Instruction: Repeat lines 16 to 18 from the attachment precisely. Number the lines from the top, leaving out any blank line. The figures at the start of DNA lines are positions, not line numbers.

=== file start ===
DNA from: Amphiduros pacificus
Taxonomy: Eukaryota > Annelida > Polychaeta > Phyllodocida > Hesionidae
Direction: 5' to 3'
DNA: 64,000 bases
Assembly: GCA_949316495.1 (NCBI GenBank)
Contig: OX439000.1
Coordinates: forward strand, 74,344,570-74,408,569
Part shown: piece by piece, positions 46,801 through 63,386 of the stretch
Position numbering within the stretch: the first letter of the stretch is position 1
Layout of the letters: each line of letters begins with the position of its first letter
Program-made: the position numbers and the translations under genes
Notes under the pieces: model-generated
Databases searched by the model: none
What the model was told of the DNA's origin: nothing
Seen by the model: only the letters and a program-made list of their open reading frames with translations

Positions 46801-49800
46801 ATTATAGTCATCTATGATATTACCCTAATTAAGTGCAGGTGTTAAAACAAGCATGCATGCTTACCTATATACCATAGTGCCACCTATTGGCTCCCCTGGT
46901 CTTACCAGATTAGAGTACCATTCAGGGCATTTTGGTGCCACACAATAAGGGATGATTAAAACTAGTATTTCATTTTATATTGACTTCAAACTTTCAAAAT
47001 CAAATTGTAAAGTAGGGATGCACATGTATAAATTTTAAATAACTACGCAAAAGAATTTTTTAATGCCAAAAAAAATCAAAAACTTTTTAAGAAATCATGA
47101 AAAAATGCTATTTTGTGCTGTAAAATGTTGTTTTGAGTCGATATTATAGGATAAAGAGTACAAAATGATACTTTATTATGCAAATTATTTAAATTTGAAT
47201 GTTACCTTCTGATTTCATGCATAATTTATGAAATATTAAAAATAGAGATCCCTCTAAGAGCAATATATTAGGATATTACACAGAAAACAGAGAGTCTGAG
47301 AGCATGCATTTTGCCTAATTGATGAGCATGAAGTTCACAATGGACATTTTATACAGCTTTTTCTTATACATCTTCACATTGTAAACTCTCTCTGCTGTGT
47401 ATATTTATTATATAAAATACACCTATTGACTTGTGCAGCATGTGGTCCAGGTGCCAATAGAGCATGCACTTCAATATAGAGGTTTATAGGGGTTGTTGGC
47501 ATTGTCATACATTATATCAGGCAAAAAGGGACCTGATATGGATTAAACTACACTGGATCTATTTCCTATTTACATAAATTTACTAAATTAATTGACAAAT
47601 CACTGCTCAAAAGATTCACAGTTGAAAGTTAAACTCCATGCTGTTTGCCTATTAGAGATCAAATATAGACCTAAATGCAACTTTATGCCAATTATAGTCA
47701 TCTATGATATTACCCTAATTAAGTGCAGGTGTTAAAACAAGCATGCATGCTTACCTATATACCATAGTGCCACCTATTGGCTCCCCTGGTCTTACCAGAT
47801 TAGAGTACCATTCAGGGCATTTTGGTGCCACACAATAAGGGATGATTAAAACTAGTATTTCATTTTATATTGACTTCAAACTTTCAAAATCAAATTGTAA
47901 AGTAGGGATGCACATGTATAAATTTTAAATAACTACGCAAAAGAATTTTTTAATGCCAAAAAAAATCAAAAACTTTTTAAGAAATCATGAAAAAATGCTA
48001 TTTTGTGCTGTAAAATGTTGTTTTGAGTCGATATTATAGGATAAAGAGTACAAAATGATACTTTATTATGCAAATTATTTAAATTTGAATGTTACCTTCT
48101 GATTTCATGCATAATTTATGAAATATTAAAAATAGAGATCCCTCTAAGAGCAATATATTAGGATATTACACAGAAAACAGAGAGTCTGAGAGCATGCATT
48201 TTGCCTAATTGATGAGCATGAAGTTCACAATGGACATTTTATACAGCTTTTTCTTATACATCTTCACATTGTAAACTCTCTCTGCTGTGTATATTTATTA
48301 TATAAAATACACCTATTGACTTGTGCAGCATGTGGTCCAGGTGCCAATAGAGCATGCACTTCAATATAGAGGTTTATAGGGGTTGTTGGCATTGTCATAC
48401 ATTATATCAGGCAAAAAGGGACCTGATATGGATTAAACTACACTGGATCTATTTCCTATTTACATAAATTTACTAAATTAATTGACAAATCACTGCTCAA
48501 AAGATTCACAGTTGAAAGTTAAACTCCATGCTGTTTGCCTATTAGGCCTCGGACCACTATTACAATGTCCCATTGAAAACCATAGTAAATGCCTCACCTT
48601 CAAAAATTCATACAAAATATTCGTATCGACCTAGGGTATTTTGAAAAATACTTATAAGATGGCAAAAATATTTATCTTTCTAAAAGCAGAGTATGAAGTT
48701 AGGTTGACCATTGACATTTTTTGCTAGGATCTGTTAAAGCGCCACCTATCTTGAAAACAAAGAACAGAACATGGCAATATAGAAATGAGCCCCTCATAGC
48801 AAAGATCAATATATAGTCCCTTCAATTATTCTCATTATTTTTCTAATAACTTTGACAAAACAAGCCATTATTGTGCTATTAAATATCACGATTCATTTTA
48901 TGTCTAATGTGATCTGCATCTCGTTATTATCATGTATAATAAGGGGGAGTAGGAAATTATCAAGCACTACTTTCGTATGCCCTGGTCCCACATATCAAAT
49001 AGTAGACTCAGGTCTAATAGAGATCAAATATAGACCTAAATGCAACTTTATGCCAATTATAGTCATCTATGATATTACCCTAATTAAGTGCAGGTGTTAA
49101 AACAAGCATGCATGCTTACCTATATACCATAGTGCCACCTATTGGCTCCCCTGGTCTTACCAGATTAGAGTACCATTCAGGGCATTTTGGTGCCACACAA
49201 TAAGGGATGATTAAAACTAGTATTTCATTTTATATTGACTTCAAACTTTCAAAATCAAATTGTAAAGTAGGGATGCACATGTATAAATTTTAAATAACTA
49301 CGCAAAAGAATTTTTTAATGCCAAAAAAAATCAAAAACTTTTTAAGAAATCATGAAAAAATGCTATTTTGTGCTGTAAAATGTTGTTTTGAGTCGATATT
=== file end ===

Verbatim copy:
Positions 46801-49800
46801 ATTATAGTCATCTATGATATTACCCTAATTAAGTGCAGGTGTTAAAACAAGCATGCATGCTTACCTATATACCATAGTGCCACCTATTGGCTCCCCTGGT
46901 CTTACCAGATTAGAGTACCATTCAGGGCATTTTGGTGCCACACAATAAGGGATGATTAAAACTAGTATTTCATTTTATATTGACTTCAAACTTTCAAAAT